[ Back to EurekAlert! ] Public release date: 22-Sep-2009
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Contact: Franny White
frances.white@pnl.gov
509-375-6904
DOE/Pacific Northwest National Laboratory

A flash of light turns graphene into a biosensor

Disease diagnosis, toxin detection and more are possible with DNA-graphene nanostructure

Biomedical researchers suspect graphene, a novel nanomaterial made of sheets of single carbon atoms, would be useful in a variety of applications. But no one had studied the interaction between graphene and DNA, the building block of all living things. To learn more, PNNL's Zhiwen Tang, Yuehe Lin and colleagues from both PNNL and Princeton University built nanostructures of graphene and DNA. They attached a fluorescent molecule to the DNA to track the interaction. Tests showed that the fluorescence dimmed significantly when single-stranded DNA rested on graphene, but that double-stranded DNA only darkened slightly an indication that single-stranded DNA had a stronger interaction with graphene than its double-stranded cousin. The researchers then examined whether they could take advantage of the difference in fluorescence and binding. When they added complementary DNA to single-stranded DNA-graphene structures, they found the fluorescence glowed anew. This suggested the two DNAs intertwined and left the graphene surface as a new molecule.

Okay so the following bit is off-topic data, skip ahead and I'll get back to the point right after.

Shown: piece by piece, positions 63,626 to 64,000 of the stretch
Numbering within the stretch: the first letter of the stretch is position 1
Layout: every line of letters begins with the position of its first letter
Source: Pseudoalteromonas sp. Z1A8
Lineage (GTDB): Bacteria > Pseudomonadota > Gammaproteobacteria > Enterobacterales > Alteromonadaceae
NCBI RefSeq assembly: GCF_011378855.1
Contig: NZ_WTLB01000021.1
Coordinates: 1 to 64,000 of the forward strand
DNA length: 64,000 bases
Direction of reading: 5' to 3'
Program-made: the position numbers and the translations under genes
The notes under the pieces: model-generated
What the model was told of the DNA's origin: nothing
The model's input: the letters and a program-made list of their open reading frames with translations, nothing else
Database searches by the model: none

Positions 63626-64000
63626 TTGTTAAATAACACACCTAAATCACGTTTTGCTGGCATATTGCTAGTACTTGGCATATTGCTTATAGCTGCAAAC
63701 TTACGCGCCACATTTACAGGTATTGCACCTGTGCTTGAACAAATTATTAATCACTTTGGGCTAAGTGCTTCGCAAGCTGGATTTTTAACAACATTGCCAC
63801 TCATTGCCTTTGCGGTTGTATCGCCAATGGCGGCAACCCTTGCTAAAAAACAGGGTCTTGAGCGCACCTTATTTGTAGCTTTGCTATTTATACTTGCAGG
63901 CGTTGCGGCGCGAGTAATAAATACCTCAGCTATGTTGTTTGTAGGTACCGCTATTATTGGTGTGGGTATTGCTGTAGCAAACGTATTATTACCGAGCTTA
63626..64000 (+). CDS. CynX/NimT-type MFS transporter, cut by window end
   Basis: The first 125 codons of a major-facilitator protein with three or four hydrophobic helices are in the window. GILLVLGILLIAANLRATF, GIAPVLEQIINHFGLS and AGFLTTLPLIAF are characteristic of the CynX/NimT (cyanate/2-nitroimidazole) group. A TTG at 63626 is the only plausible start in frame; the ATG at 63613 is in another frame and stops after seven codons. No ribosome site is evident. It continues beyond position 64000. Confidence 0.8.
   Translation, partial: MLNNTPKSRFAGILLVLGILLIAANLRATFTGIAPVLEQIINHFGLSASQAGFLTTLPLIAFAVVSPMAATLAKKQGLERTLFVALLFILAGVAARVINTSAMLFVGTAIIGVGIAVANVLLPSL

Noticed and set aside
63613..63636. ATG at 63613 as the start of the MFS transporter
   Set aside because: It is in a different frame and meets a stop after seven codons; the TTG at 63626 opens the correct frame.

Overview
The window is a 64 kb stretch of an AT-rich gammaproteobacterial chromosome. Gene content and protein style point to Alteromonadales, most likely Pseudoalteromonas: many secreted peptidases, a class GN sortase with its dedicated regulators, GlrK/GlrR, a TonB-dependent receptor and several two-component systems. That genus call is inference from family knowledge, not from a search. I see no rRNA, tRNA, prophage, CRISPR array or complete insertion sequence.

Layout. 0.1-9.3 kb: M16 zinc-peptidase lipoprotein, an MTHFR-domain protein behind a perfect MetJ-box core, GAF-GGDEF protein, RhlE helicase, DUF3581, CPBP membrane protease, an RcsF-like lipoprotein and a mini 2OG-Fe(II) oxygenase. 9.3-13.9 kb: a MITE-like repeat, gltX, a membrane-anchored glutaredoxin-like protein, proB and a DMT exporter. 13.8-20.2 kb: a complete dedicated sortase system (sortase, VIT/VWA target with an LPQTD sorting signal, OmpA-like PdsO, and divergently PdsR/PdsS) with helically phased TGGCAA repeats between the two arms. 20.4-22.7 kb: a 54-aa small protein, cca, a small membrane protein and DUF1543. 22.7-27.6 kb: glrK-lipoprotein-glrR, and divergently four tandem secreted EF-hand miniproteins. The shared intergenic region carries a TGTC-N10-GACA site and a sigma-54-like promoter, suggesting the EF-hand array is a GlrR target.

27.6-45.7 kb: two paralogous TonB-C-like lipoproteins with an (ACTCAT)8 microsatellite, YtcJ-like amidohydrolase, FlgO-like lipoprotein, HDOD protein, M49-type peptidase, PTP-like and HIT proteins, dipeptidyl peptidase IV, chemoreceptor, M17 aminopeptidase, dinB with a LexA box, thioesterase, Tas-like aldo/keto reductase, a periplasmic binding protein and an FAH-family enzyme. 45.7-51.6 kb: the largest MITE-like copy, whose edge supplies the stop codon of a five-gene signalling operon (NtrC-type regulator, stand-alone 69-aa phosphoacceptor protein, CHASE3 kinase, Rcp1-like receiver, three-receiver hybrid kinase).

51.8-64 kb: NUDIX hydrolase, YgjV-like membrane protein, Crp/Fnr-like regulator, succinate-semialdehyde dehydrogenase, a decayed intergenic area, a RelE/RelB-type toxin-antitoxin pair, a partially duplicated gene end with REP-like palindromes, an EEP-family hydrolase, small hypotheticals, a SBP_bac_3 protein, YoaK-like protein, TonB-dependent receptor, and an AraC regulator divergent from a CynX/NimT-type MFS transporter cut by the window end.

DNA's ability to turns its fluorescent light switch on and off when near graphene could be used to create a biosensor, the researchers propose. Possible applications for a DNA-graphene biosensor include diagnosing diseases like cancer, detecting toxins in tainted food and detecting pathogens from biological weapons. Other tests also revealed that single-stranded DNA attached to graphene was less prone to being broken down by enzymes, which makes graphene-DNA structures especially stable. This could lead to drug delivery for gene therapy. Tang will discuss this research and some of its possible applications in medicine, food safety and biodefense.

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Reference: Zhiwen Tang, Biofunctionalization of Graphene for Biosensing and Imaging, Tuesday, September 22, 3:30 5:30 p.m. in Ross Island/Morrison at the Doubletree Lloyd Center, Portland, Ore.

TIPSHEET: Scientists from the Department of Energy's Pacific Northwest National Laboratory will be presenting their research at the 2009 Micro Nano Breakthrough Conference, which runs Sept. 21-23 in Portland, Ore. http://oregonstate.edu/conferences/MNBC/.

This research was funded by PNNL as part of its Transformational Materials Science Initiative, http://materials.pnl.gov/.

Pacific Northwest National Laboratory is a Department of Energy Office of Science national laboratory where interdisciplinary teams advance science and technology and deliver solutions to America's most intractable problems in energy, national security and the environment. PNNL employs 4,200 staff and has an $850 million annual budget. Ohio-based Battelle has managed PNNL since the lab's inception in 1965.



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